Scire fell dead, hit in the face by a shotgun blast. Mantella, though apparently wounded, escaped on foot. Newspaper records indicate he was never found.
At Moody’s request, Scire’s .32-caliber automatic pistol was taken to the Scientific Crime Detection Laboratory at Northwestern University. Bullets from it were found to be identical to the ones that killed Springfield gambler Charles Dawson in December 1931. Police said Dawson had defied a crime syndicate that wanted to take over gambling in the city.
The Illinois State Journal also said another murder victim, former police officer George Mann, had given a deathbed statement to Detective Austin Jones identifying Scire as the man who shot him in November 1930. Chief of Detectives C.W. Jesberg, however, didn’t act on the information, the Journal said in several stories that carefully suggested Jesberg was generally reluctant to investigate local mob activities. (In the Mann case, Jesberg said Mann wouldn’t talk to him because of a longstanding personal dispute and that authorities otherwise had no evidence against Scire.)
“Existence in Springfield of an organized gang of murderers known to police but never molested by them was admitted by authorities during the investigation last night of the triple killing at Langley Monday night” was how the Journal led off its followup article April 27.
That story said the LaRocca/Scire/Mantella death toll may have amounted to seven people in Sangamon and Christian counties: Allegrucci, Dawson and Mann; Thomas Saranita and Sam Albrezzi, whose bodies were found on the side of a road near Glenarm in December 1931; and Dominic Severi and his wife Pia, who were shot to death in the basement of their Langley home in February 1932.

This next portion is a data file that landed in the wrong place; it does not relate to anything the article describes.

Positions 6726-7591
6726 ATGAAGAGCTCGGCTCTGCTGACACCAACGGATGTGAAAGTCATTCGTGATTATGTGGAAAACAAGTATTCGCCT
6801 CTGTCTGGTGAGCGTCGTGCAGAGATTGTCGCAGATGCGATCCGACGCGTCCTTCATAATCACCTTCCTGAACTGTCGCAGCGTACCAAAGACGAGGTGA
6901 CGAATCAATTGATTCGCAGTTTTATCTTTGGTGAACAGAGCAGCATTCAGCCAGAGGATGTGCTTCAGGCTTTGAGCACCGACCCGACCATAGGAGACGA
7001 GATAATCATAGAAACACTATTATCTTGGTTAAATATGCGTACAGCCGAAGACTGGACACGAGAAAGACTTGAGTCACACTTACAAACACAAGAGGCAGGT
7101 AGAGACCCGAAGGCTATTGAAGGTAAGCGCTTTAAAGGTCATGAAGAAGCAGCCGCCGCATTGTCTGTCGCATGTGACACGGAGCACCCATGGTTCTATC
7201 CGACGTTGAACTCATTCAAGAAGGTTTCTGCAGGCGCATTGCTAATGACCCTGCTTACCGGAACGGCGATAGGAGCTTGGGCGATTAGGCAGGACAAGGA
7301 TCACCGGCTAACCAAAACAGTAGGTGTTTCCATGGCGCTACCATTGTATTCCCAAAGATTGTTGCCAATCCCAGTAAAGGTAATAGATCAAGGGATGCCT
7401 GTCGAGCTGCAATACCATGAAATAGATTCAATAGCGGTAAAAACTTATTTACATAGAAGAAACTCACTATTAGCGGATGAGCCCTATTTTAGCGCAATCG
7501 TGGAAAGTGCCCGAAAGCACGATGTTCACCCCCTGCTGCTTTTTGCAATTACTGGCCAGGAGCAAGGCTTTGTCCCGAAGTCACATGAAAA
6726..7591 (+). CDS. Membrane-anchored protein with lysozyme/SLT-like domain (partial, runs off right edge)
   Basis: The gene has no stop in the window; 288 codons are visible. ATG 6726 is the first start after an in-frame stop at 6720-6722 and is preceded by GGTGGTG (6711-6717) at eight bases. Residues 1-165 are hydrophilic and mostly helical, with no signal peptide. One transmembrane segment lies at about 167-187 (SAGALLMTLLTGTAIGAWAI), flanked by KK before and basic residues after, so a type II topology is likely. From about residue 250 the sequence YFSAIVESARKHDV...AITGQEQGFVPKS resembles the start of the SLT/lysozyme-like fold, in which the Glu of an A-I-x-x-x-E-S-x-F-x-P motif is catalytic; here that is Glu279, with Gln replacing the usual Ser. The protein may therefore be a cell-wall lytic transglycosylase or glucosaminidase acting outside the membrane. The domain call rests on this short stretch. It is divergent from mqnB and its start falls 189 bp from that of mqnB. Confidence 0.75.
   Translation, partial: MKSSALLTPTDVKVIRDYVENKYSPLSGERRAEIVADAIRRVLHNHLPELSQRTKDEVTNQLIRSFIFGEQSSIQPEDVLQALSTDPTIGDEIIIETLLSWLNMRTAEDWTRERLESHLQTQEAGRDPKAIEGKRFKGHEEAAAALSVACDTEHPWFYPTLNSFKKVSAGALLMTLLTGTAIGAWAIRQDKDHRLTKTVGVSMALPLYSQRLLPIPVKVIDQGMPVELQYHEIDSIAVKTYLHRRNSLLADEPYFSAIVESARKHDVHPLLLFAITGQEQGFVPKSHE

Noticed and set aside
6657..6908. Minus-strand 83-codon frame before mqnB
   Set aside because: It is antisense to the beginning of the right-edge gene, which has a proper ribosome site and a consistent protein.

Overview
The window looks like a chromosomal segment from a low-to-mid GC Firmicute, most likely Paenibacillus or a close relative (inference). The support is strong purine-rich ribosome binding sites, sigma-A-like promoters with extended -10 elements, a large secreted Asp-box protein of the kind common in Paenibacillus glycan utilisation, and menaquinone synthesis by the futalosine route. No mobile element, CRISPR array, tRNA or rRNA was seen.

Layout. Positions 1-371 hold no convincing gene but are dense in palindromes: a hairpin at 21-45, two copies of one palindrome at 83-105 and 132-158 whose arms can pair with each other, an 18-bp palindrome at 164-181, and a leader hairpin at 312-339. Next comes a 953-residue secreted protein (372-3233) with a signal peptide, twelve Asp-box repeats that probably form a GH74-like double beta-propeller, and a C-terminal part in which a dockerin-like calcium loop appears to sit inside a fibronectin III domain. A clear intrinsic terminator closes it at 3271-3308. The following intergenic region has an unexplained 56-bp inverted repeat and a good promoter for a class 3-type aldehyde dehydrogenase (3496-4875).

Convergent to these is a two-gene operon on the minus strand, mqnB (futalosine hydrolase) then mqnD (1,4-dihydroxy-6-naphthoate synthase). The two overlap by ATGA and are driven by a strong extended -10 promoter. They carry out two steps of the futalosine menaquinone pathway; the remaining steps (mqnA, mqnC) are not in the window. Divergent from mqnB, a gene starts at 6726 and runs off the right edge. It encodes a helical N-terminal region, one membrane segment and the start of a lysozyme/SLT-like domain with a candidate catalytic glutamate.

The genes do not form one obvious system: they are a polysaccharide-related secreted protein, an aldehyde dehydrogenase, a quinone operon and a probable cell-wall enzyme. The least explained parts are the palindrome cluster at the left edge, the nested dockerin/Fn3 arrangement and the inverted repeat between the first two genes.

“LaRocca was generally credited by Italian residents of Langley as a collector of ‘hush money’ from persons engaged in illicit liquor business,” the Journal reported in another article.
An anonymous Journal editorial writer, however, was skeptical about authorities’ claims to have solved so many murders with the deaths of LaRocca and Scire.
“Now that Jack Scire is dead, he is pictured as the super-killer,” the newspaper said April 30, 1932. “All unsolved crimes can be attributed to the slain Scire. He may be the answer to the ages-old question: Who killed Cock Robin?”
The Journal did, however, commend Moody for leading a force willing to act against gangsters, implying that other police agencies – presumably including the Springfield Police Department – were not so diligent:
The little band of officers who patrol the highways has escaped besmirchment by the criminal element. It is pitifully wanting in numbers for the territory it must cover, but it is clean. Therein lies its strength. Uncontaminated, it is free to do its duty.
Persons who have been threatened by extortionists need not fear, when they confide in one of these officers, that they are talking to a man who is under obligations to a murderous underworld or who has been cowed by the guns, bombs and torches of gangland.
Allegrucci (1876-1932) is buried in Taylorville’s Oak Hill Cemetery.
Both LaRocca (1895-1932) and Scire (1887-1932) gave their occupations as coal miners in official records. A double funeral was held April 28 at LaRocca’s home, 1130 E. Carpenter St. They are buried in Calvary Cemetery.